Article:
I have been writing poetry and stories since I was a child, and a love of reading was instilled in me from an early age. I am passionate about writing, and hope you enjoy the books I have written. Whilst most of you sleep soundly in your beds, like many Parkinson’s patients, insomnia dictates, so during those hours that sleep eludes me, the house is tranquil and quiet, an atmosphere perfect to immerse myself in writing. My life has been a series of strange events, which have without doubt contributed to my creativity. To publish anything is to bear one’s soul to the world. It is to stand naked and let everyone see who you really are. I have poured my heart and soul out on paper and I hope to share this journey, immersing you in a story, capturing your attention and firing the imagination. Through my writing and public speaking I hope to bring greater awareness to the general public about living with chronic disease.
Monday, January 14, 2013
Falling is a common symptom of Parkinson's, and can cause complications one frankly can do without. I fell again recently, on the day we moved house, but luckily fell into our dog's bed providing a soft landing. We have a huge dog, and therefore her bed is extremely large, but I did however bang my head hard on the ridge of her bed. Laying there with my legs ungainly hanging over the end of her bed, must have been quite a comic picture, and our dog curiously nuzzled me, baffled as to why I had decided to take a sudden rest in her bed! Although thankful to land on something soft, the thought of laying there in our dog's smelly, hair covered blankets made me want to jump into the shower immediately! The removal van had just arrived, so my shower had to wait until the evening once we were in the new house. One of the workers from the removal firm saw me fall, and thoughtfully gave me a drink, and although I appreciated his concern, it made me wonder why people always offer a glass of water or a cup of sweet tea when something unexpected happens. I think the gesture actually makes the onlooker feel better and gives them something constructive to do, rather than actually helping the person in distress. Although the workers were unaware of my medical condition, once they saw my crutches, wheelchair and i.v. stand, I think it was pretty clear that I'm not in the best of health. I don't know of anyone who likes moving house, and I have moved more times than I care to remember, so I have no intention of moving again. Home is where you hang your hat, and my hat is out of its box and hanging on the wall. I'm not going anywhere - I'm finally home!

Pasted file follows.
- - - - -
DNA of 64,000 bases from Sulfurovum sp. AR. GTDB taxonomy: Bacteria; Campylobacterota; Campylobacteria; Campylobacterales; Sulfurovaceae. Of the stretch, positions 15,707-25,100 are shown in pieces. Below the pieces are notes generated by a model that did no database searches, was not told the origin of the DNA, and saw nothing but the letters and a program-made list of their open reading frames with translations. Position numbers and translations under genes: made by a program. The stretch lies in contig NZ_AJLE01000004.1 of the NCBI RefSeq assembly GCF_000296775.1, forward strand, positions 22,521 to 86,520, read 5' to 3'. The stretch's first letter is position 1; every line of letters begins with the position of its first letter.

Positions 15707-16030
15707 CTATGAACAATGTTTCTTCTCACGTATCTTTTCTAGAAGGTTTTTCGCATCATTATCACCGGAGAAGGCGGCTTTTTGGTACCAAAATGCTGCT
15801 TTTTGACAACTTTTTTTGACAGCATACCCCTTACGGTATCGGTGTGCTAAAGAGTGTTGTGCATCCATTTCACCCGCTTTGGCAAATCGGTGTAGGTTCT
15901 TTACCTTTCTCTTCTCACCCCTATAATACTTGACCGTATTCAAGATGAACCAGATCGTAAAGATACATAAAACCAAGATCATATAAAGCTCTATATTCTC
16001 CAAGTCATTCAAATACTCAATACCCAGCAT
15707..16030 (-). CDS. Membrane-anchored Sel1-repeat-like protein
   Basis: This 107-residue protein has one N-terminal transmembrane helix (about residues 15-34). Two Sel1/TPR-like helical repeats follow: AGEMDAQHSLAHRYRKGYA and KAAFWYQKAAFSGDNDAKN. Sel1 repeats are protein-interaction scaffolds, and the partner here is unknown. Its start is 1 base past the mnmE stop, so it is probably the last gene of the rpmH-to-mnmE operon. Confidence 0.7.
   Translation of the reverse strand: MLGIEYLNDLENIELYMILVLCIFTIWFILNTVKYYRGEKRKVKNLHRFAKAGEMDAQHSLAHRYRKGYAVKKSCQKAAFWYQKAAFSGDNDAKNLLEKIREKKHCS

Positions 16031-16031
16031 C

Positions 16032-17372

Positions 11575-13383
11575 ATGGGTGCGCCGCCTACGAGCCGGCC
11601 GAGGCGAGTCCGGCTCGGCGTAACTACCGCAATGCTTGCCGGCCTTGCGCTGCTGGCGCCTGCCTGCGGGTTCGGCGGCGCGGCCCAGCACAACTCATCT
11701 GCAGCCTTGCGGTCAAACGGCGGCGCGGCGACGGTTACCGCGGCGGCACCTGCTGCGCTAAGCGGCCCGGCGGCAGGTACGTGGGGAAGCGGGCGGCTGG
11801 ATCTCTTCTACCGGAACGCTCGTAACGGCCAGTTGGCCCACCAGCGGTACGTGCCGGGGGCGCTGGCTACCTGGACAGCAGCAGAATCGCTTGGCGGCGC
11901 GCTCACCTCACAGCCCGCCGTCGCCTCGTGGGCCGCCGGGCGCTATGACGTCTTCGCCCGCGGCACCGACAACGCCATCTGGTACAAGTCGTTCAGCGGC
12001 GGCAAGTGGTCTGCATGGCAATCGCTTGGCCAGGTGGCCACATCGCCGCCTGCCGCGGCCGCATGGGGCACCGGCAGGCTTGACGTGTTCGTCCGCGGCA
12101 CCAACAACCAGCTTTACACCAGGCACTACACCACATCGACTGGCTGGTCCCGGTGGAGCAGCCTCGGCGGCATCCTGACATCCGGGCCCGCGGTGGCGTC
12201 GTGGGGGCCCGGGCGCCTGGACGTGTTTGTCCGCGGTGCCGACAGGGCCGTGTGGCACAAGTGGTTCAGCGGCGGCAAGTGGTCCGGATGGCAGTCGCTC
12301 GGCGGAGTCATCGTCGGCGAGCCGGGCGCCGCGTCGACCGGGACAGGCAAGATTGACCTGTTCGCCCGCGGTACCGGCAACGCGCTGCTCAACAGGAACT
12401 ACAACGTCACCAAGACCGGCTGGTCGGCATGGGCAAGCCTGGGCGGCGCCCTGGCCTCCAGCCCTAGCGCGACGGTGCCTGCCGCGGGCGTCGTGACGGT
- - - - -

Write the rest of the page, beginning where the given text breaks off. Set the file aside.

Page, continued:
Posted by Parkinson's, shaken, not stirred at 7:00 AM